This Is AuburnElectronic Theses and Dissertations

Enacting Pedagogical Leadership in Early Childhood Education Settings in Ghana. A Cross Case Study of Three Schools




Appiah, John

Type of Degree

PhD Dissertation


Education Foundation, Leadership, and Technology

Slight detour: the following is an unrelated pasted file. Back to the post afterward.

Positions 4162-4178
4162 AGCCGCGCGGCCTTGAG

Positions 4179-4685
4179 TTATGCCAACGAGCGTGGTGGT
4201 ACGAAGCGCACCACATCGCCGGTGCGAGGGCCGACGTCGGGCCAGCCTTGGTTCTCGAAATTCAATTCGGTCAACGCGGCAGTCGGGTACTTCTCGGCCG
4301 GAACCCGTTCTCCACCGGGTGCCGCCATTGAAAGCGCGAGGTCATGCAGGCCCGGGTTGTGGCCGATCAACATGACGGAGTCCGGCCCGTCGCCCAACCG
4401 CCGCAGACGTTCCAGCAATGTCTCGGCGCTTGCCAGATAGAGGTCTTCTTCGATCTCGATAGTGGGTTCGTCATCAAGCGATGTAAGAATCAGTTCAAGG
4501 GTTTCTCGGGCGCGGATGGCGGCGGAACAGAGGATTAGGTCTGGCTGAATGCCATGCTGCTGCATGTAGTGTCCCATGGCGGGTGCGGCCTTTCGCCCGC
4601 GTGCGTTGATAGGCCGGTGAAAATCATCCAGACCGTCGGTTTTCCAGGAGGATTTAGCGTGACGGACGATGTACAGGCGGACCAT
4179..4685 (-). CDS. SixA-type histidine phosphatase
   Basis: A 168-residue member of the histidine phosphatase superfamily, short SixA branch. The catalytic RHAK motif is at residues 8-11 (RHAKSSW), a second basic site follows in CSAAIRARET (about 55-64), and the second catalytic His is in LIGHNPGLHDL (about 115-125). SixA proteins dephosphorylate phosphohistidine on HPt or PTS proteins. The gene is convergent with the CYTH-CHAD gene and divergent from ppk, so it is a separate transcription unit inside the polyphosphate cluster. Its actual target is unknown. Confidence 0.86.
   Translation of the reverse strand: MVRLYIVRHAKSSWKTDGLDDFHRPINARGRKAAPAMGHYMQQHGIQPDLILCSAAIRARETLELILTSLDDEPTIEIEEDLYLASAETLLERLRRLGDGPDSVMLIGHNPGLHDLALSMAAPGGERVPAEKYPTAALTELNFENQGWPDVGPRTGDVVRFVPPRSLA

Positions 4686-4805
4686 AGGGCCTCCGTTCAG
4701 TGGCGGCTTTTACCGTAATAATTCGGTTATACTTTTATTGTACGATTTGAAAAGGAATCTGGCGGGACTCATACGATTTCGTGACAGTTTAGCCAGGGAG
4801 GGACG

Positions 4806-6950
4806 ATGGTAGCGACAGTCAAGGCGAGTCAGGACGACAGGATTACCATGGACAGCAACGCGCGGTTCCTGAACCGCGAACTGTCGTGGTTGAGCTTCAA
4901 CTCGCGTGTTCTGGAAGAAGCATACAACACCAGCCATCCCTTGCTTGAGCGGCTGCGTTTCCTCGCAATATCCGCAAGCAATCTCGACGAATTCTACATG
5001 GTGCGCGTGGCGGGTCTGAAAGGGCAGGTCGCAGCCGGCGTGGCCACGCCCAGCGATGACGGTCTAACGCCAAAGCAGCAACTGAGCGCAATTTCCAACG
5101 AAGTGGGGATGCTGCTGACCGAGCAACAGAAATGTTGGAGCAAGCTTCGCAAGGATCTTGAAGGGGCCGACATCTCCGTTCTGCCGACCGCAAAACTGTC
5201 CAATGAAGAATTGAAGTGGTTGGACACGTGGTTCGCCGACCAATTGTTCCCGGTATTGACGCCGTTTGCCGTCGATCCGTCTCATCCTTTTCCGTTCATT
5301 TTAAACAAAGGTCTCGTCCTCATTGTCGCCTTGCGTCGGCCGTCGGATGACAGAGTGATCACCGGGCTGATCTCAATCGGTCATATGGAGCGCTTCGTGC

Generally, there has been scarce research in early childhood education leadership, and pedagogical leadership is no exception. This study investigates the enactment of pedagogical leadership in early childhood education settings in Ghana. The study employed qualitative case study design methodology to explore in-depth the enactment of pedagogical leadership in three public basic early childhood education settings. The paradigmatic commitment that underpinned this qualitative study was constructivism that ascribes to an interpretivist phenomenon. The study’s conceptual framework was deduced from the research on pedagogical leadership in the context of international and local policies and practices in early childhood education. The framework covered four main areas namely conceptualization of pedagogical leadership, enactment of pedagogical leadership, enabling factors of pedagogical leadership, and challenges of pedagogical leadership. Study participants were three headteachers and fifteen teachers from three public early childhood education schools in the Cape Coast Metropolitan area in the Central Region of Ghana, which represent the three main cases of the study. Semi-structured interviews were conducted with the 18 participants. Observation and documents on some aspects of pedagogical leadership were also collected to complement the interview data. Individual and cross-case thematic data analyses were conducted to obtain the findings of the study. Four major findings were revealed. First, headteachers and teachers conceptualized pedagogical leadership in terms of (a) capacity of using methods of teaching and learning, (b) support for leading teaching and learning, (c) partnerships and engagement of multiple stakeholders and (d) investments in educational leaders, pupils, and teaching and learning materials. Second, participants enacted pedagogical leadership through executing general leadership roles and specific classroom, instructional and teaching leadership roles. Third, personal, school-based and outside school factors were found to enable headteachers and teachers’ enactment of pedagogical leadership. Fourth, pedagogical leadership challenges, evident from the findings, included attitudinal and material and facilities challenges, as well as challenges related to professional development, teaching and learning, financial and human resources. Conclusions based on the findings indicated the need for empowering headteachers and teachers to have requisite pedagogies or pedagogical knowledge and competencies for leading early childhood settings. Recommendations included creating professional learning opportunities to empower teachers and headteachers to use appropriate and effective methods of teaching and promoting opportunities for sustained partnership and engagement with educational stakeholders.